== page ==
The best and worst movies of 2014

Three of our film critics weigh in on the best, worst and most underrated films, as well as the guiltiest cinematic pleasures of 2014.

Though some of the movies that are being nominated for awards based on limited 2014 releases will only open in Montreal in January, the year is quickly coming to a close. We asked three of our film writers (Malcolm Fraser, Radina Papukchieva and Alex Rose) to weigh in on the best, worst and most underrated films they saw in 2014:

Best film


Scarlett Johansson in Under the Skin
Under the Skin

MF: As a critic and as a viewer, I prize originality, boldness and creative vision above all. As such, Jonathan Glazer’s Under the Skin takes my top spot for the year, maybe even for the past few years. It’s almost audacious in its unique style, but also has a strong emotional current. It’s now on Netflix, and everyone I recommend it to seems to take their sweet time getting around to it, but they always come back with rave reviews. If it takes mentioning that Scarlett Johansson repeatedly gets totally naked in order to seal the deal, I’m willing to go that far. Just see it, people.

RP: Too often audiences are taught to look for a lesson in movies instead of a heartbeat, and Boyhood was the movie with the biggest heart this year. Relying on character rather than plot, the film was a coming-of-age story closer to a novel than any other work in the same genre. A stand-out any way you look at it.

AR: It’s a tie between Alex Ross Perry’s caustic, richly detailed portrait of an asshole, Listen Up, Philip, and the Dardennes’ realist masterpiece Deux jours, une nuit (the latter officially opens in town on Jan. 9 but since it’s so close to the cut-off point I’ve decided to include it anyway). Both are vastly different but share well-drawn characters and a depth that transcends the simplicity of their premises. My two actual favourites of 2014 are films I saw at festivals that didn’t make it to release this year: Norwegian director Hans Petter Moland’s pitch-black crime comedy In Order of Disappearance, starring Stellan Skarsgard as a snowplow driver on a violent quest to avenge his son, and Peter Strickland’s indescribable erotic S&M comedy thriller (?!) The Duke of Burgundy. Keep an eye out for both at some point in 2015.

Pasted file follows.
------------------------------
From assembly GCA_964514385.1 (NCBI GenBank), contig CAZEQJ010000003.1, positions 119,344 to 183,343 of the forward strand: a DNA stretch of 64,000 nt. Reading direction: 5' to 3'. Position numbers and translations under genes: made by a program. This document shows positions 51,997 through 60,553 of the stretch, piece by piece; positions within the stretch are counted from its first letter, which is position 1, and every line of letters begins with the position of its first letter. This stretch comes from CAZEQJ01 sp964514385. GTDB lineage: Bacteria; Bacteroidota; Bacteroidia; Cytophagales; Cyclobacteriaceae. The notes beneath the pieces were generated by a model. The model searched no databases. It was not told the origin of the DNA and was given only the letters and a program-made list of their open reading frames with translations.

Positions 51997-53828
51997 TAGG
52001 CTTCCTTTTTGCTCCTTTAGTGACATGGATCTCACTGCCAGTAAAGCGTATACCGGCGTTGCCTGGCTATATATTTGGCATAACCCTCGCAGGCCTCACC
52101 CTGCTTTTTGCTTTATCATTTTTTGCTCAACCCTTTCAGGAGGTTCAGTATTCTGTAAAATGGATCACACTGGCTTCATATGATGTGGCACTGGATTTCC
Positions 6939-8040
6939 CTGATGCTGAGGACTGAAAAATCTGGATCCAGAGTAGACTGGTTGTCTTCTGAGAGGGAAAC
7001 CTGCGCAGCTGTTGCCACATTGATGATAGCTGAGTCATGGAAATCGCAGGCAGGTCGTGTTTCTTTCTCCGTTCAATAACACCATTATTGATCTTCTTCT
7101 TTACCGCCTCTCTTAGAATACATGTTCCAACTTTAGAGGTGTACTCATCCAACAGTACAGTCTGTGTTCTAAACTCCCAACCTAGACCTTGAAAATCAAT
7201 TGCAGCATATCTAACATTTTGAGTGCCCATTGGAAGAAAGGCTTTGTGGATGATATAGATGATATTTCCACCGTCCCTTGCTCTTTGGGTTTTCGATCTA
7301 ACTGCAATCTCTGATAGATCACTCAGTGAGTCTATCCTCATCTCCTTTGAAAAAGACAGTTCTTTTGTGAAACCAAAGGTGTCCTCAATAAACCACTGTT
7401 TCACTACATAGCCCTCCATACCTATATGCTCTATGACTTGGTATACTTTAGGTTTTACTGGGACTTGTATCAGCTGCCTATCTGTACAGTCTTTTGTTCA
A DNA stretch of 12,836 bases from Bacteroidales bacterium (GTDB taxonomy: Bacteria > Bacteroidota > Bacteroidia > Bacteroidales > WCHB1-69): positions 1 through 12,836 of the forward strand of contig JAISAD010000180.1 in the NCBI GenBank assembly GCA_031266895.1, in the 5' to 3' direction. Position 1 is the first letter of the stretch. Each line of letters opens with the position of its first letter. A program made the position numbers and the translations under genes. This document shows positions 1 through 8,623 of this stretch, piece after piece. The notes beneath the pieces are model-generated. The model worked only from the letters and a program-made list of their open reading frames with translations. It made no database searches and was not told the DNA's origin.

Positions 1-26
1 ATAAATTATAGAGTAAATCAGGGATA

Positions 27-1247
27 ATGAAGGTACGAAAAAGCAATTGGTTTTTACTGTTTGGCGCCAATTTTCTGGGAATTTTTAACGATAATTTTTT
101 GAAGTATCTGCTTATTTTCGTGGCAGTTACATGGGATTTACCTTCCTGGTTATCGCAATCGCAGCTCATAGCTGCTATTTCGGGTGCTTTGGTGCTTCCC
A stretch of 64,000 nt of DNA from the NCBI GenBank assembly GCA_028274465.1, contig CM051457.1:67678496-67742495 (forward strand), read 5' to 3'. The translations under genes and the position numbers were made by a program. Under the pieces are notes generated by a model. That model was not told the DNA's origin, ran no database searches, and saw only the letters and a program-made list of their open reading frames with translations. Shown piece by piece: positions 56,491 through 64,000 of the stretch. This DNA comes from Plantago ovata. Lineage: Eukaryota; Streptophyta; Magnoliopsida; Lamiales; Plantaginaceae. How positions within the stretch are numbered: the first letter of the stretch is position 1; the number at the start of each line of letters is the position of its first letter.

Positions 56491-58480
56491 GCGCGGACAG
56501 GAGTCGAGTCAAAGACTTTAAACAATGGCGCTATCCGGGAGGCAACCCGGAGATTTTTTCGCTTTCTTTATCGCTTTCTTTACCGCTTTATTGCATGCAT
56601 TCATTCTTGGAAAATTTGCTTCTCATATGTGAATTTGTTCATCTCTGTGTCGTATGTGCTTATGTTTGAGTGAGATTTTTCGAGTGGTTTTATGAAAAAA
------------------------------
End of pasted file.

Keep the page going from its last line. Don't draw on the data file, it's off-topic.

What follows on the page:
Honourable mentions


The Grand Budapest Hotel
The Grand Budapest Hotel

MF: As Hollywood blockbusters become more formulaic, this year’s indie films showed greater and greater creativity. From Richard Linklater’s epic yet beautifully simple Boyhood to Denis Villeneuve’s smart, nightmarish Enemy to Ari Folman’s The Congress (see below), there was much to be optimistic about cinema staying relevant and innovative. If it’s for a more and more specialized niche audience, so be it.